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Vacancies in Social Care Increase by 52% to Their Highest Rates and the Workforce Shrinks for the First Time

New figures released by Skills for Care show that the number of vacant posts in adult social care have increased by 52% in one year – the highest rate on record.

Key findings from the annual ‘The state of the adult social care sector and workforce in England report’ include:

There are 165,000 vacant posts – an increase of 52% and the highest rate on record.

The number of filled posts (posts with a person working in them) has dropped by 50,000 – the first drop in the number of social care workers ever.

Average vacancy rates across the sector are at nearly 11% which is twice the national average.

Care workers with five years’ experience are paid 7p per hour more than a care worker with less than one year’s experience.
The average care worker pay is £1 per hour less than healthcare assistants in the NHS that are new to their roles.

At the same time the demand for care has risen, highlighting that social care is facing a complex challenge with recruitment and retention which will be impacting on the lives of people who need social care.

Staff turnover rates within care roles remain high at 29% as approximately 400,000 people left their jobs. However, not everyone who leaves their job leaves social care – with around 63% of people working in the sector having been recruited from other care roles. Social care is still seeing high rates of turnover amongst the youngest staff with 52.6% of people under 20 leaving within 12 months.

In the context of the national cost of living pressures, four out of every five jobs in the wider economy pay more than the median pay for care workers.

The data demonstrates that social care’s ongoing recruitment issues present both a short-term and long-term challenge with workforce growth projections showing that employers will need to fill around 480,000 more posts by 2035.

The report highlights the need to start to implement the ‘People at the heart of care’ white paper which was published last year and to start releasing the £500m committed for the workforce in that white paper for skills and learning.

A workforce plan for social care which identifies the numbers, skills mix and innovations in delivery that are needed to meet growing demand and prioritises staff recognition, value and reward, is also required.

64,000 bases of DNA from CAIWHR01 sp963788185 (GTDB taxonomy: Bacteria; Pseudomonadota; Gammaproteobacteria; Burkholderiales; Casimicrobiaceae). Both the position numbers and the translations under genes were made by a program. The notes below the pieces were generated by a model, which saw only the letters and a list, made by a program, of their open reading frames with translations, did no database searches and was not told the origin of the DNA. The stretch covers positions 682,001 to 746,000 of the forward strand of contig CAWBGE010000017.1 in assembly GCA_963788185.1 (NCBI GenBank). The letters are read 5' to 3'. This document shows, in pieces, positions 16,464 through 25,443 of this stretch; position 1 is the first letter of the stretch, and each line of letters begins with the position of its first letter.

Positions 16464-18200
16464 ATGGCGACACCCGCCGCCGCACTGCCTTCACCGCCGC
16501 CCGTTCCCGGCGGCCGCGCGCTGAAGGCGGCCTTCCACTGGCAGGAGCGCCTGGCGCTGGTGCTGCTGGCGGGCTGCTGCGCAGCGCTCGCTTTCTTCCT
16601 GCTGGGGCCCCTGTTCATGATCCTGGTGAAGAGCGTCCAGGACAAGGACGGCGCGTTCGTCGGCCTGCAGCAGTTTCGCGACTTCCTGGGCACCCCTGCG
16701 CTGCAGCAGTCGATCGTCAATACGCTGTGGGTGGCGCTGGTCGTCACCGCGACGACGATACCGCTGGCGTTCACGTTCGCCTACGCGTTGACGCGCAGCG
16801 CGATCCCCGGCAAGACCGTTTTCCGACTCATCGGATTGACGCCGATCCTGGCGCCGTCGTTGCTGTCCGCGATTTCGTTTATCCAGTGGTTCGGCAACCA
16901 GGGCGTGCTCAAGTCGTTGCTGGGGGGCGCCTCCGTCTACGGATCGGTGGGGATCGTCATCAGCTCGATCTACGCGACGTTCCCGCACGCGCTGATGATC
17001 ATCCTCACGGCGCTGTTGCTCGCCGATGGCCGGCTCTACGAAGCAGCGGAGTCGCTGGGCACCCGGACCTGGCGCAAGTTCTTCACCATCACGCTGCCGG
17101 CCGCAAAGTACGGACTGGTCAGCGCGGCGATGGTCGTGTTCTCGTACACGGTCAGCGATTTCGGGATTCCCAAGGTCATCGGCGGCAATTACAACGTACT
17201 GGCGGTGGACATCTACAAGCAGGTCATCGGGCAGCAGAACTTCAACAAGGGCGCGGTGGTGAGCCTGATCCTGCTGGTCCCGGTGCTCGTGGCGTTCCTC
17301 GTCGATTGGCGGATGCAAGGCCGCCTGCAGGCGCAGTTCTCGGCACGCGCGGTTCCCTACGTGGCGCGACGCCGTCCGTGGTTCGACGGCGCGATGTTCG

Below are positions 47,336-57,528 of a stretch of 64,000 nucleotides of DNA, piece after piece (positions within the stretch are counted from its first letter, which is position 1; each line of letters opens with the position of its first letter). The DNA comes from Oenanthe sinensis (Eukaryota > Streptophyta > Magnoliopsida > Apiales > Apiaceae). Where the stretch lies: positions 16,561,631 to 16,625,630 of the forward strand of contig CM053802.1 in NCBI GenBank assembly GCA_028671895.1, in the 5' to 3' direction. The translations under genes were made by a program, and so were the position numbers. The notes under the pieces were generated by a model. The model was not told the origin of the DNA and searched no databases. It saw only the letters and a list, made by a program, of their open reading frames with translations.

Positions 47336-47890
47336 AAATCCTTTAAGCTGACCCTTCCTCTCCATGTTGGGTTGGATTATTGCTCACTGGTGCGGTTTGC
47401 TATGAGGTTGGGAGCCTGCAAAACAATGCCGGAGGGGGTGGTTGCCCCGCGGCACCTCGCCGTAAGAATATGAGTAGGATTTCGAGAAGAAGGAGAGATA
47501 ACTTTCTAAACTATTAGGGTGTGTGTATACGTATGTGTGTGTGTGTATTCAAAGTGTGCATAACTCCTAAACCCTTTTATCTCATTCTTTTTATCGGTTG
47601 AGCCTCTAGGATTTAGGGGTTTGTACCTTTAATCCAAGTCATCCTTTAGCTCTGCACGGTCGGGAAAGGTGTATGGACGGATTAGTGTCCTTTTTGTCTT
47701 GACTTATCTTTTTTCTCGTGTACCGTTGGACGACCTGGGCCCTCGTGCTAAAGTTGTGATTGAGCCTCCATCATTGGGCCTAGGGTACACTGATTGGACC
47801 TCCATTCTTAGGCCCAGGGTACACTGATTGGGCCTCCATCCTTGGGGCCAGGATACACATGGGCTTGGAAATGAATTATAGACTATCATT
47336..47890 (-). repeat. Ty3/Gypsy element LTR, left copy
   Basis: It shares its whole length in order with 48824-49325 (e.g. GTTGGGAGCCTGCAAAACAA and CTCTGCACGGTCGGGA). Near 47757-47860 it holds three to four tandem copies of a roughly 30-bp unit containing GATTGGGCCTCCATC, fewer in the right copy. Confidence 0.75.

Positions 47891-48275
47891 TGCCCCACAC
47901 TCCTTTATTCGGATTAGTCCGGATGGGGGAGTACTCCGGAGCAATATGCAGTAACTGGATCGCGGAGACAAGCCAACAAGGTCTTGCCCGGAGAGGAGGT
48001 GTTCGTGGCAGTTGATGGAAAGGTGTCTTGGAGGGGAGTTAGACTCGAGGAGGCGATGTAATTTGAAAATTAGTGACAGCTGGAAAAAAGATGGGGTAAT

Skills for Care CEO Oonagh Smyth says:
“Social care is a fundamental part of all our communities, it supports people to live their lives every day and most people who work in social care find it incredibly rewarding. Social care has a bigger workforce than the NHS, construction, transport, or food and drink service industries and there are so many opportunities if people want to specialise or progress into management roles.

“We must talk more about how rewarding social care is to work in so that we attract more people, and we must make it easier for the people who love working in social care to stay by improving terms and conditions and investing in their career development.

“This report highlights the immediate and longer-term capacity issues in social care. Data shows that while we are going to need 480,000 extra people working in social care by 2035, we already have 165,000 vacancies every day and the 28% of the workforce aged 55 or over may retire in the next 10 years.

“The ‘People at the heart of care’ white paper had commitments to investing in knowledge, skills, health and wellbeing, and recruitment policies to improve social care as a long-term career choice. The implementation of the commitments in that white paper have never been more important so that we can start to build the foundations to ensure that we have the workforce that we need now and in the future.

“In short, our society needs a step change in how it values social care and the great people who provide it.”